To reduce the noise coming from the cut-and-cover excavation, anti-noise walls will be constructed at the beginning of the work. They will be built near areas where we will perform excavation work. Rigorous monitoring of noise levels and vibrations will allow us to take the appropriate corrective actions.
Blasting generally will be performed from Monday to Friday, once a day, at the end of the day.
The other underground components of the garage will be built using a mechanical tunnel excavation method, which consists of working with a machine called a cutter. This allows efficient excavation of the rock and reduces vibrations. By using this method, we replace excavation by blasting. Since the excavation is underground, it will be performed over a longer period during the week, but without causing nuisances for local residents.
The job site will be watered in a timely manner, particularly during dryer periods, and will mitigate dust release. The streets adjacent to the job site will also be cleaned to prevent dirt from accumulating. Finally, a truck cleaning area will be created within the job site.
A plan has been developed to minimize truck traffic on local streets. Heavy vehicles will mainly take Thimens, Marcel-Laurin and Côte-Vertu boulevards. Building a traffic lane on the worksite will also eliminate on-street traffic.
We must add a switch in the forebay cavern, which will allow trains to be routed straight to the departure platform. This addition will allow us to put trains into service faster. To minimize the impact on customers, we have scheduled to close the station during the summer, as this is one of the least busy periods of the year.
Due to the situation with COVID-19, which caused the temporary closure of construction sites, we have decided to postpone until summer 2021 the closure of Côte-Vertu station. An action plan allowing you to use bus and métro services during the closure will be created. Information will be communicated in early 2021. The postponement should have minimal impact to the project’s overall budget or schedule.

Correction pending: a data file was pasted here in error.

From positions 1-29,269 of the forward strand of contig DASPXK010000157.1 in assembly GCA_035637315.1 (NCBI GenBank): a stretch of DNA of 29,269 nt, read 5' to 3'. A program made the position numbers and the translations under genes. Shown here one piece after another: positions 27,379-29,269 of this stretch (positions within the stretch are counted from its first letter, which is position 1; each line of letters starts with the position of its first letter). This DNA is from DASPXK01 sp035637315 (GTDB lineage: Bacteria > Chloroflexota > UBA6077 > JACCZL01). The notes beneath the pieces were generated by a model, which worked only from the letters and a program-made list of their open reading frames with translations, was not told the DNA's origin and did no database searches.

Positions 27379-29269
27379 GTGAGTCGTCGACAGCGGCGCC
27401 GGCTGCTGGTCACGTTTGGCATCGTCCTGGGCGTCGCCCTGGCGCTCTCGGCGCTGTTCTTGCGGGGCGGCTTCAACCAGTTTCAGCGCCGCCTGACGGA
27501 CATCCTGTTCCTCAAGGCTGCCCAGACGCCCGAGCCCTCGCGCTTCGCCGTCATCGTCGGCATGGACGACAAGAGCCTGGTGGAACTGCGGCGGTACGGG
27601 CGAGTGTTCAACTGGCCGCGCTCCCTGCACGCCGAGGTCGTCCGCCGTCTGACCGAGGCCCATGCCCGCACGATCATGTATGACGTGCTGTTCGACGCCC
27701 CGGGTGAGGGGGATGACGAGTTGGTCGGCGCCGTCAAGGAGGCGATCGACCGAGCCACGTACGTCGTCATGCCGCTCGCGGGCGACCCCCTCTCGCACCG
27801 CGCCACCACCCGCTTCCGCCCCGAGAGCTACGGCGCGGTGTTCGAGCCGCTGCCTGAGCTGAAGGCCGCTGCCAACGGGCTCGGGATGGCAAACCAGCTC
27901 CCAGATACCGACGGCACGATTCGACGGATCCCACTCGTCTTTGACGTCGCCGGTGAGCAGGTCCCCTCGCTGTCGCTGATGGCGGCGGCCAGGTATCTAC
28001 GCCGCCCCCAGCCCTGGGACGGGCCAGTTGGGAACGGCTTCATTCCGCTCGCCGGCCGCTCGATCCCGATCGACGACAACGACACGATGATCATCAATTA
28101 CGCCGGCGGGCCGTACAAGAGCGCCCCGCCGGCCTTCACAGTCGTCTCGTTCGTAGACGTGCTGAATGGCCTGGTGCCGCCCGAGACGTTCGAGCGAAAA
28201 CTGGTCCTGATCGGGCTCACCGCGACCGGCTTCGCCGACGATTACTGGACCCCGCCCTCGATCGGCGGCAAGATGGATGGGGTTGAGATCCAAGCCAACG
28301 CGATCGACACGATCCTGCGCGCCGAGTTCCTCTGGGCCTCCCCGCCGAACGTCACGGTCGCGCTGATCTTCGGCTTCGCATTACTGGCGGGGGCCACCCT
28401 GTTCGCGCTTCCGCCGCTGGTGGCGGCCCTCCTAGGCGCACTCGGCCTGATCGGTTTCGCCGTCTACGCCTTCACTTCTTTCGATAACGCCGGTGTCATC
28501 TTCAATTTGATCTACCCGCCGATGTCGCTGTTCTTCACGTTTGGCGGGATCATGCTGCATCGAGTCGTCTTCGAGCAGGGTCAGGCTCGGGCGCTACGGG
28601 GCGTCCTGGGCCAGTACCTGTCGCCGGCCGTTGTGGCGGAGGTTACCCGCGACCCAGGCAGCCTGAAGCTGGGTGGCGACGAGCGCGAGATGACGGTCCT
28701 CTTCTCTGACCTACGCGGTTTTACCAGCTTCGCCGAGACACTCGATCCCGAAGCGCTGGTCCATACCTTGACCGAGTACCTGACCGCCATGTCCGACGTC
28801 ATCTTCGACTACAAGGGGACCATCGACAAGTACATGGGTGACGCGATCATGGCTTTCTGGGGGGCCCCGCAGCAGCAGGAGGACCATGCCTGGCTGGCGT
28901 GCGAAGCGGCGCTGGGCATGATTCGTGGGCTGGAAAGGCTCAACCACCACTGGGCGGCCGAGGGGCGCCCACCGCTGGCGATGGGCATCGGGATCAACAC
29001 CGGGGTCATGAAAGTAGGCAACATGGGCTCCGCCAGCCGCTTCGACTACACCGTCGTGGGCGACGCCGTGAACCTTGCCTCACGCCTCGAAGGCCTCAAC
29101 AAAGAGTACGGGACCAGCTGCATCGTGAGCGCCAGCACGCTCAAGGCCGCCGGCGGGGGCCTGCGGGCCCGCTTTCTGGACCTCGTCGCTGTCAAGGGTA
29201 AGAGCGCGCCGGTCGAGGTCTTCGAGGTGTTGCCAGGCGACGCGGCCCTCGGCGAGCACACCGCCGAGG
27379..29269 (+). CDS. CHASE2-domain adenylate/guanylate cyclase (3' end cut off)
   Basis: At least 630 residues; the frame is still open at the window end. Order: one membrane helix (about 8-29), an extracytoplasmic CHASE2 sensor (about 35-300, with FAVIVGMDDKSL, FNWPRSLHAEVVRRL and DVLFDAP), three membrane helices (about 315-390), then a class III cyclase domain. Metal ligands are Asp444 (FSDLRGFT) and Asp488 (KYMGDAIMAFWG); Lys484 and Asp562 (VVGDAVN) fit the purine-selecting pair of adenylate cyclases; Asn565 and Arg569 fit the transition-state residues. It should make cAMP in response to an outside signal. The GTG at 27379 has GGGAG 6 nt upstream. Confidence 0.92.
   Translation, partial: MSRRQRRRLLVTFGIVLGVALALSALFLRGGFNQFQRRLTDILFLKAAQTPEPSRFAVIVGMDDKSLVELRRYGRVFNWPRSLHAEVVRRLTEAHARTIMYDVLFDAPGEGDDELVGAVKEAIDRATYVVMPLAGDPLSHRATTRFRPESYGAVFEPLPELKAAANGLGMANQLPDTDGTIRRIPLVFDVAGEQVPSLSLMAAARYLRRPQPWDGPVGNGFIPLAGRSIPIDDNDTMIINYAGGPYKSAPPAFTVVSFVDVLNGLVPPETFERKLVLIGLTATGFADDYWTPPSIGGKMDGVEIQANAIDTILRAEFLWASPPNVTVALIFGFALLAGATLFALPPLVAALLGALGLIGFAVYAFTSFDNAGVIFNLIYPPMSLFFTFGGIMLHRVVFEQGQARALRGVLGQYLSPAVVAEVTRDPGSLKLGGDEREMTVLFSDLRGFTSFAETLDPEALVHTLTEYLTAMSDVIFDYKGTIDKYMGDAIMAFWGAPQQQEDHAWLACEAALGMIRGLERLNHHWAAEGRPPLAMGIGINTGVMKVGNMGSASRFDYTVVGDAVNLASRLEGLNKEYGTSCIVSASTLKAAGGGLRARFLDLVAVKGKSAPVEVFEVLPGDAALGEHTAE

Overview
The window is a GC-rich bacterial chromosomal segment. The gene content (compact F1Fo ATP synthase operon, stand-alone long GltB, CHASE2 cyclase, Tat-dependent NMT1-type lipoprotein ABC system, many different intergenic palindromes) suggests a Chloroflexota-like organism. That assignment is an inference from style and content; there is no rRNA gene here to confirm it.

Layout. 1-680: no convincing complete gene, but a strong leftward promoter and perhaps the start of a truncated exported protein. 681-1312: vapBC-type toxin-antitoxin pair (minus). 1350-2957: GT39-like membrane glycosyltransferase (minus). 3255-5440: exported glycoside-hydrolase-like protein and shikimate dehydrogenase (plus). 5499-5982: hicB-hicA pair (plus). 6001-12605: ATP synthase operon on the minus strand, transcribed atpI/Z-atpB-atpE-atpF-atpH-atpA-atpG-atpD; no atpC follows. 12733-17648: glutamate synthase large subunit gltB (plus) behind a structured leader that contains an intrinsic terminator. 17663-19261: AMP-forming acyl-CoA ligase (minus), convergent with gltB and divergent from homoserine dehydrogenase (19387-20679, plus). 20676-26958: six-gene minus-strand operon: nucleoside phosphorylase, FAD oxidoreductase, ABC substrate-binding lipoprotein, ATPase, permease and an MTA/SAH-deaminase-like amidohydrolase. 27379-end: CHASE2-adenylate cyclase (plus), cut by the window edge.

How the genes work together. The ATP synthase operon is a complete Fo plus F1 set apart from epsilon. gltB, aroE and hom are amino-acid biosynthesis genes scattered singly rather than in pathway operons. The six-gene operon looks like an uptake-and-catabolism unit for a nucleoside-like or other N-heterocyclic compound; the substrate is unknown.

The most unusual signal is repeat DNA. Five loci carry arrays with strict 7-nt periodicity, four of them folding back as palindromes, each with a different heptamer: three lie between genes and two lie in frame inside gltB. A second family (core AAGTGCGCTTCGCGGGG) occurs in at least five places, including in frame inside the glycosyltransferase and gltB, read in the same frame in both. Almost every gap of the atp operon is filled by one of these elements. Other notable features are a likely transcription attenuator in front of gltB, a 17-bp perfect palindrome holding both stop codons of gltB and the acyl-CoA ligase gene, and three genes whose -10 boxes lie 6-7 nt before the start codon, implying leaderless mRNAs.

No. The worksite will be located on empty lots that were bought by the STM. The trench excavation site will include a temporary access ramp that will extend all the way down to the bottom of the excavation pit for earth removal. Trucks will enter the site from Marcel-Laurin Boulevard.
Yes. The possibility of a 2-minute interval between trains during rush hour is foreseeable. Today, that interval stands at 2 minutes and 30 seconds.
Pursuing Envision sustainability verification
In line with our commitment to integrating sustainability best practices, we are pursuing Envision verification for this project. The Envision reference framework was developed to cover all the sustainable development aspects of an infrastructure project and each phase of its life cycle (planning, design, construction, operations and maintenance, and end-of-life). It is the top sustainable development tool in North America for major infrastructure projects such as metro and streetcar systems.
Verifying the project will allow us to:
- Consult and involve stakeholders
- Mitigate construction impacts on our community and environment
- Reduce the impacts of materials used (resource consumption and manufacturing emissions)
- Rehabilitate contaminated land
- Reduce operational impacts (residual materials, water and energy savings, noise and vibration reduction, etc.)
- Improve vegetation cover
- Improve the project’s resilience to climate change
To learn more, visit the Institute for Sustainable Infrastructure Website.
A mechanical ventilation station performs three essential tasks:
• Comfort ventilation: Regulates indoor temperature for passenger comfort. Trains produce nearly 80% of all heat in the underground network just by braking and accelerating.
• Night-time ventilation: Ensures a supply of fresh air for workers at night carrying out routine maintenance tasks. These workers use diesel engine vehicles to move along the tracks as the power supply is cut off at night.
• Emergency ventilation: Used for smoke control. Provides a safe evacuation route for transit users and a safe access route for firefighters, should an incident occur.
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This project was made possible by funding from the governments of Canada and Quebec through the implementation of the Public Transit Infrastructure Fund.